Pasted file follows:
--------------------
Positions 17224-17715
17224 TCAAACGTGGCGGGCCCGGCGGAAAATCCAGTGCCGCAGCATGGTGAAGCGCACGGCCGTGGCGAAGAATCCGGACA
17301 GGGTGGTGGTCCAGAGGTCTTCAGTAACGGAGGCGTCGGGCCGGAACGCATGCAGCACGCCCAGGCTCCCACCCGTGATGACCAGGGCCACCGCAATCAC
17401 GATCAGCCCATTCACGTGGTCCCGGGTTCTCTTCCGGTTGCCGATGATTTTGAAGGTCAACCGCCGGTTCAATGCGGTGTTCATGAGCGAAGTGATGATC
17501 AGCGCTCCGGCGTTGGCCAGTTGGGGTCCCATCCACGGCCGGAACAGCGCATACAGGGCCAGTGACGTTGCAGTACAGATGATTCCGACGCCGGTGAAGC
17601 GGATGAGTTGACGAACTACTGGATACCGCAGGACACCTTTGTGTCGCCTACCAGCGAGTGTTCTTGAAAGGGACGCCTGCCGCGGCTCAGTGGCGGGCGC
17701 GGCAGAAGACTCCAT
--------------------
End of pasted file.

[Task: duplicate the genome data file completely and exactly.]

Positions 17224-17715
17224 TCAAACGTGGCGGGCCCGGCGGAAAATCCAGTGCCGCAGCATGGTGAAGCGCACGGCCGTGGCGAAGAATCCGGACA
17301 GGGTGGTGGTCCAGAGGTCTTCAGTAACGGAGGCGTCGGGCCGGAACGCATGCAGCACGCCCAGGCTCCCACCCGTGATGACCAGGGCCACCGCAATCAC
17401 GATCAGCCCATTCACGTGGTCCCGGGTTCTCTTCCGGTTGCCGATGATTTTGAAGGTCAACCGCCGGTTCAATGCGGTGTTCATGAGCGAAGTGATGATC
17501 AGCGCTCCGGCGTTGGCCAGTTGGGGTCCCATCCACGGCCGGAACAGCGCATACAGGGCCAGTGACGTTGCAGTACAGATGATTCCGACGCCGGTGAAGC
17601 GGATGAGTTGACGAACTACTGGATACCGCAGGACACCTTTGTGTCGCCTACCAGCGAGTGTTCTTGAAAGGGACGCCTGCCGCGGCTCAGTGGCGGGCGC
17701 GGCAGAAGACTCCAT